Asmaa Al Hameli | February 19, 2013
I was having lunch with my colleagues few days ago. As usual, they had interesting stories to share. This time, Maryam Al Nuaimi captivated us with her tale of an Emirati woman’s story.
This anonymous girl directed a short movie about her life struggle.
If you are from the Middle East, you might be acquainted with the word “A’aib” meaning “shameful”. This term was used daily in this girl’s household. Almost everything she wanted to do was seen as “a’aib” to her family. They snatched away her basic freedoms in the name of discipline. What did they achieve by locking her in a traditional role? She eventually indulged in sinful acts, living up to accusations of “a’aib”.
This is not a new issue, but it still exists in many Emirati households. Certainly what this girl went through was unfair, but her self-indulgence was not justifiable.
I am not suggesting families should not have rules, but over-controlling and restricting freedom of expression will lead to disastrous results. Many of us have seen it already.
I encountered a girl three years ago at university and she told me that she took advantage of her freedom when on campus because she was out of her family’s sight. When I saw her a few months later, she had befriended students who were “goth” in style as part of her rebellion. Many university students live a double life – rebellious away from home, where they are submissive – so that they can be accepted by both friends and society.
Many families suffocate their children in the name of “discipline”. Although sometimes their rules do not make sense, it is considered disobedient to question the reasons. Some families go easy on their sons because “when a girl does something wrong, she will pay for that the rest of her life”, as some ignorant people say.
In some Arab families, when a boy does something improper, his family might not make a huge fuss because “It’s OK, he’s a man”. But If the same behaviour was committed by a girl, the family believes that black spot will not fade away. Some traditions create friction and discriminates between men and women. It seems like some of us still live in the days of ignorance [Jahiliya] where women had no freedom. Some youngsters are confused which to follow: custom or religion?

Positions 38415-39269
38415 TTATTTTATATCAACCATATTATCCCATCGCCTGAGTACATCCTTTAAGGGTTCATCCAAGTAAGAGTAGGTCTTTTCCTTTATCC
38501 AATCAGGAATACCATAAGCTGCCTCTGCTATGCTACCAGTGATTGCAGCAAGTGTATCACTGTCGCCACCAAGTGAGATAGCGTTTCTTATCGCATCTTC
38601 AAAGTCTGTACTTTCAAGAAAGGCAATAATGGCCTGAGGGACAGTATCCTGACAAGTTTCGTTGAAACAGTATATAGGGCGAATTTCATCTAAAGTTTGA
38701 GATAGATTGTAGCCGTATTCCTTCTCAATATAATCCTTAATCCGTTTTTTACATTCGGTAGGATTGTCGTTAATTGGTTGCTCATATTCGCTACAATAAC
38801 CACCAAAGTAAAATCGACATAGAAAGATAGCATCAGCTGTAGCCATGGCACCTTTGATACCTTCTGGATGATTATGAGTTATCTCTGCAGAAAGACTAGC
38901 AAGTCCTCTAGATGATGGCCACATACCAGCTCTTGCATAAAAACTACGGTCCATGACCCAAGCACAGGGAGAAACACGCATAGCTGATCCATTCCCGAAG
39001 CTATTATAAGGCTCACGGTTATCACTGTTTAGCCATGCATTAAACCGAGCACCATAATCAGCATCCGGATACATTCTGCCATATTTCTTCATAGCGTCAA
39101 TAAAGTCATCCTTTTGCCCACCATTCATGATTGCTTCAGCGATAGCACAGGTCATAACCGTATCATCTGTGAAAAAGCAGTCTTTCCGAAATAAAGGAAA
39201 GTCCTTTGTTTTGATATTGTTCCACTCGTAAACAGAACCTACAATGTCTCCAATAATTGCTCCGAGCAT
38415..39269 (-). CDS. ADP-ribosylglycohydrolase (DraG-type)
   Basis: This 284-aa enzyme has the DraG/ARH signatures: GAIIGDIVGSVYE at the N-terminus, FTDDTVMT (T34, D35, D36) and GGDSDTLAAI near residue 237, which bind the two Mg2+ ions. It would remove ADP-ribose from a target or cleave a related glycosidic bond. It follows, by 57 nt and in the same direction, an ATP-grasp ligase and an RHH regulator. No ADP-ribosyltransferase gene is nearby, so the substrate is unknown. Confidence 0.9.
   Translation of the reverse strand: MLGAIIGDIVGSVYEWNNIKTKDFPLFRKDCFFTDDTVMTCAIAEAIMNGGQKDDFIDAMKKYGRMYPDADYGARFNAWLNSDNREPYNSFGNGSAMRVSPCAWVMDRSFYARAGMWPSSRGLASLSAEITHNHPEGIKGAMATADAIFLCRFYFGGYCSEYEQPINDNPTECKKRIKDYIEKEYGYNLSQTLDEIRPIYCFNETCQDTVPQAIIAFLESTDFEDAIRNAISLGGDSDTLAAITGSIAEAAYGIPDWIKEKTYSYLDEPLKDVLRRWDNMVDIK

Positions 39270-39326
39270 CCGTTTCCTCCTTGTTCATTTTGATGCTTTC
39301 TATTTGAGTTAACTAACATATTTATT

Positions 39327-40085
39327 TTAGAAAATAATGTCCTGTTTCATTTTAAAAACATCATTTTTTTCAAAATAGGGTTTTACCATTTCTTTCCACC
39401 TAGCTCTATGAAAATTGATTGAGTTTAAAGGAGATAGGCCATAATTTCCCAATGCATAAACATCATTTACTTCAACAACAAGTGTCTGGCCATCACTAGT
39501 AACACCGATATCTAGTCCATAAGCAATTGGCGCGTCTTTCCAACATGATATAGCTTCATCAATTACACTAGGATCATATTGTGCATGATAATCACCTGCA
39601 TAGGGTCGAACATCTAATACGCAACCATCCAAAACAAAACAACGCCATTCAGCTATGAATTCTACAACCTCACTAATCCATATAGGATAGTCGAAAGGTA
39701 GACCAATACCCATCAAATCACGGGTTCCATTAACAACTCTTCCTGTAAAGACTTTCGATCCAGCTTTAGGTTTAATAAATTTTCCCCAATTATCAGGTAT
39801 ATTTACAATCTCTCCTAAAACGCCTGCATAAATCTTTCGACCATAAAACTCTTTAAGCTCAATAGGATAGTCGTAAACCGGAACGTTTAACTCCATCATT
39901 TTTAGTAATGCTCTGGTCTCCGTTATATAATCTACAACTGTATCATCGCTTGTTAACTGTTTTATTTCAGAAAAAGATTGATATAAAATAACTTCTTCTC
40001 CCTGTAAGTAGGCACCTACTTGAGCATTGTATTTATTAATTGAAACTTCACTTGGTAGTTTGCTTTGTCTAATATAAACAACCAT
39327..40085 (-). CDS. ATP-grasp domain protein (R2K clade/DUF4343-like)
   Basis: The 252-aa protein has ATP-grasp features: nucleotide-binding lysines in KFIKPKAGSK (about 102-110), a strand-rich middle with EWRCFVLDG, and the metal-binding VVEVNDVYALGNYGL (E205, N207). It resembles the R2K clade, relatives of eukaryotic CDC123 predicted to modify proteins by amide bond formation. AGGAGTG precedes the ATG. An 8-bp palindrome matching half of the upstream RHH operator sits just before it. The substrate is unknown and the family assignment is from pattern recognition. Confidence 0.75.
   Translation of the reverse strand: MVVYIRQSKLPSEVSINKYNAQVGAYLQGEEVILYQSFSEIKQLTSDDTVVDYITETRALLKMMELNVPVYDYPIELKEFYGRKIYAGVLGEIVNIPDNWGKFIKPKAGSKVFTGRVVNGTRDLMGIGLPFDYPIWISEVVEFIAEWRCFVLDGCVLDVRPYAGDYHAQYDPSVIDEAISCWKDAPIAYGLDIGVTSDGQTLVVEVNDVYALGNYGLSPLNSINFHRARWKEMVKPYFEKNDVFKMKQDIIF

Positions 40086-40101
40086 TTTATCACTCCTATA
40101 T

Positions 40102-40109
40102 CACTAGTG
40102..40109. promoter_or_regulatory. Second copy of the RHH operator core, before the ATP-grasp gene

I know a family where the father does not allow his working daughter to drive a car because he fears society would speak ill of her if she was seen. On the other hand, he does not mind a strange driver taking her to work and school. Some of us fear the creation rather than the creator, what a contradiction!
Our religion cautions us against following blindly. It encourages adherents to ask questions and speak up, so we can understand the motivation behind what we do. Unfortunately, some families do not give their children the privilege of questioning religion or tradition, and instead expect them to follow with absolute obedience.
In that case, religion becomes an imposition rather than a matter of conviction, and the tradition becomes a burden to carry on.
Families need to differentiate between traditional and religious teachings. One of the teachings of Islam says parents should befriend their children so the children have somewhere to turn in times of trouble. But these days, the reality is quite the opposite. Traditional values have been transferred from our forefathers and I strongly believe some of those values are wrong. They were perpetuated by people who lacked knowledge. And we who follow in their footsteps without questioning is pure ignorance from our side.